For this demo, I have pulled a very simple web application from GitHub. 

This application can list/add and edit a list of to do’s. It is an app service that is backed by an Azure SQL database. So a website we can stress, and a database that will get hit hard. 

The app is called app-service-web-tutorial-dotnet-sqldatabase and can be found on GitHub.

While this application is a good start, it needs two minor updates to make it work in this lab.

  • Create a web.config that holds the database connection string

You can find an example in this demo repo. Make sure you update the server name, database name, username and password on line 12.

  • Disable ‘ValidateAntiForgeryToken’ in the ToDosController.cs, line 51.

For the sake of demo purposes, we can disable this validation. This is only done to simplify the load testing. Enabled by default, it would require the JMeter test to read and resubmit a verification cookie to be validated. This is a good hammer/spam-prevention mechanic. When disabled, there is no need to read and resubmit the validation cookie, greatly simplifying our load test. This anti-hammering protection has no value for this test and is disabled. This is, of course, only for demo and testing purposes. For real-world scenarios, I would advise following these instructions.

Now build the application and verify if it works locally (you need to add your private IP to the firewall of the Azure SQL if you do).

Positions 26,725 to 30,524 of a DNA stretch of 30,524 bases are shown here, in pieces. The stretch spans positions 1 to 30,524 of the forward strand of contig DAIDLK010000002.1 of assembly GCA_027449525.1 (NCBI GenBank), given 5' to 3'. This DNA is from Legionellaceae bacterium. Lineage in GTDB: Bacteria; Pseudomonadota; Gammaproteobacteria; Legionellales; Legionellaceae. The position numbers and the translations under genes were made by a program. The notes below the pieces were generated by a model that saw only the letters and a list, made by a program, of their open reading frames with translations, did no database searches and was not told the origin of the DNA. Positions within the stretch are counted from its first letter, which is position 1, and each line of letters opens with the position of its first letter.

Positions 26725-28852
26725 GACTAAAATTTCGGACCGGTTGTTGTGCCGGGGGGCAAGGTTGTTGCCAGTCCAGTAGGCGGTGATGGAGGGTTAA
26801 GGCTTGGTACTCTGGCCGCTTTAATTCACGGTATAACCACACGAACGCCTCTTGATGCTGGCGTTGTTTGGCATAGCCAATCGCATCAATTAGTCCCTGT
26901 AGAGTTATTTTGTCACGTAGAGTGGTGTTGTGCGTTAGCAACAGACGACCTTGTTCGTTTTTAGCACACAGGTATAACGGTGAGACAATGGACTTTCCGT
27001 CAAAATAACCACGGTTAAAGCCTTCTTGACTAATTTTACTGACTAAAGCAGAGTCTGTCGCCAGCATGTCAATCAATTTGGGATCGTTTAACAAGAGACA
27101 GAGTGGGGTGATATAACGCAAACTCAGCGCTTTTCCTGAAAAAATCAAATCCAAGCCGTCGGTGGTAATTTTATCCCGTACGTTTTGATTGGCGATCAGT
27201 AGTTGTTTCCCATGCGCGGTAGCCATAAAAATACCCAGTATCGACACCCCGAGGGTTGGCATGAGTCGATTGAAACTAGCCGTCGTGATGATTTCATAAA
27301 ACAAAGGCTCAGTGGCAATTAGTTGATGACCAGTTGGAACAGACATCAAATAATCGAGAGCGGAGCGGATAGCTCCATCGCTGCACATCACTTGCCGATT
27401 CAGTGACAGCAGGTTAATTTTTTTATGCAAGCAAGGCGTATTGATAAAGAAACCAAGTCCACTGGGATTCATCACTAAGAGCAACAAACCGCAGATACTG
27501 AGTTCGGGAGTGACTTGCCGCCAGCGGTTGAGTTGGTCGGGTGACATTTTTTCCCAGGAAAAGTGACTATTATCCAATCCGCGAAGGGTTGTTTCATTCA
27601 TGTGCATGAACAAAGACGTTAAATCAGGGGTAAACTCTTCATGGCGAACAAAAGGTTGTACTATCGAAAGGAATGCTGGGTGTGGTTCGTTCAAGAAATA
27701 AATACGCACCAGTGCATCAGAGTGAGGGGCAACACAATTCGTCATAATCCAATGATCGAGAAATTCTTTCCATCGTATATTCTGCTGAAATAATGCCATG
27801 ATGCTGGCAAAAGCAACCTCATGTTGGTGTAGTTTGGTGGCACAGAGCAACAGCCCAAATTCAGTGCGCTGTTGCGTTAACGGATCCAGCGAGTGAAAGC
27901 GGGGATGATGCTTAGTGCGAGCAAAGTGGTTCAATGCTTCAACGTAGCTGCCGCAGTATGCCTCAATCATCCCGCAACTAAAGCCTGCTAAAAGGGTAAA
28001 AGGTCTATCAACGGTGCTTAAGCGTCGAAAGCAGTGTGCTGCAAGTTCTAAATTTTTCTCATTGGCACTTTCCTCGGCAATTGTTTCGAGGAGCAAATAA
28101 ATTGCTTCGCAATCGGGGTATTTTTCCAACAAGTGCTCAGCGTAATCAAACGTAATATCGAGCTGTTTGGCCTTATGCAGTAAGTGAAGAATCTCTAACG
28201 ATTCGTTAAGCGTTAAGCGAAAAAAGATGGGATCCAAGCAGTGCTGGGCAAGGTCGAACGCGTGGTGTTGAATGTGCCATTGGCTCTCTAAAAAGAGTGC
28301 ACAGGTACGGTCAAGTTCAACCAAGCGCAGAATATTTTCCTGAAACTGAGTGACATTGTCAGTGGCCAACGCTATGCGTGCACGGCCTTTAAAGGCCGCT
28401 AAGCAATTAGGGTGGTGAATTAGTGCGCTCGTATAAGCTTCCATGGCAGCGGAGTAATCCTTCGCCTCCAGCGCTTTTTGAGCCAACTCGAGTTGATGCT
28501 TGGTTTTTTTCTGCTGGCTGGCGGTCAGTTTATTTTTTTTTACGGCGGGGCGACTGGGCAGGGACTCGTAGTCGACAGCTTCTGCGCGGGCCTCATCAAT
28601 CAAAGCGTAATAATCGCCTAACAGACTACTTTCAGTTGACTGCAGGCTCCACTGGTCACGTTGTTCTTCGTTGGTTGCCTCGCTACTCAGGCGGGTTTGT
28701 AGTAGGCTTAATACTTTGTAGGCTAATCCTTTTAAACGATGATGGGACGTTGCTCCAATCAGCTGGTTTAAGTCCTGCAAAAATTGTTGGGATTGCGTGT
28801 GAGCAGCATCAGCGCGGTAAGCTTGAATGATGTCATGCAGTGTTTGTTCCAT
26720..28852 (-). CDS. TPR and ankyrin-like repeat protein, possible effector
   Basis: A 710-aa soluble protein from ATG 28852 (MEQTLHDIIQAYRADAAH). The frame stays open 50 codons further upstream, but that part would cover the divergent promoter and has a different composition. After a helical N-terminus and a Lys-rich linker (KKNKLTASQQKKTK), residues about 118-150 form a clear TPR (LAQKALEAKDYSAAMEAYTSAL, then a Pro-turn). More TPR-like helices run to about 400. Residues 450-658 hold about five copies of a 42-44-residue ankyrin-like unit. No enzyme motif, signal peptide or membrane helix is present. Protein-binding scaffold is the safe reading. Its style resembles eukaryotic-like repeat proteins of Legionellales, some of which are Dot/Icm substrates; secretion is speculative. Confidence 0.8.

Publish the application by choosing ‘Build’ in the top menu, and choosing ‘Publish’. You can now select an Azure app service as a target, and choose your app name in the tf-resource-group resource group. You can skip the deployment slot option.

Now publish the application, now you are a few seconds away from launching the application.

You should now be able to view your application like so. 

App overview after publishing

3. Start testing

Now the fun bit, we have set up the application and can start load testing.

  • Fire up JMeter 
  • Obtain the JMX file (from the repo), and update the URL’s
    • You can use the UI and review all HTTP Requests
    • or open the JMX file in a text editor and find and replace the YOURAPPNAMEHERE with your app name.
  • Review the Thread Groups
  • Start the test!

The test is designed to run forever, so can run it and put it away and look at the Azure SQL database metrics. Like for example, run the following query against the database. You can use Microsoft SQL Management Studio for that.

Did you know, you can run the following query in your Azure database, and get the current DTU numbers? This is the same source of data that is used by the Azure backend. 🙂

You can find the query in the repo.

You can also run this query on a schedule and feed it into your favourite metrics tool.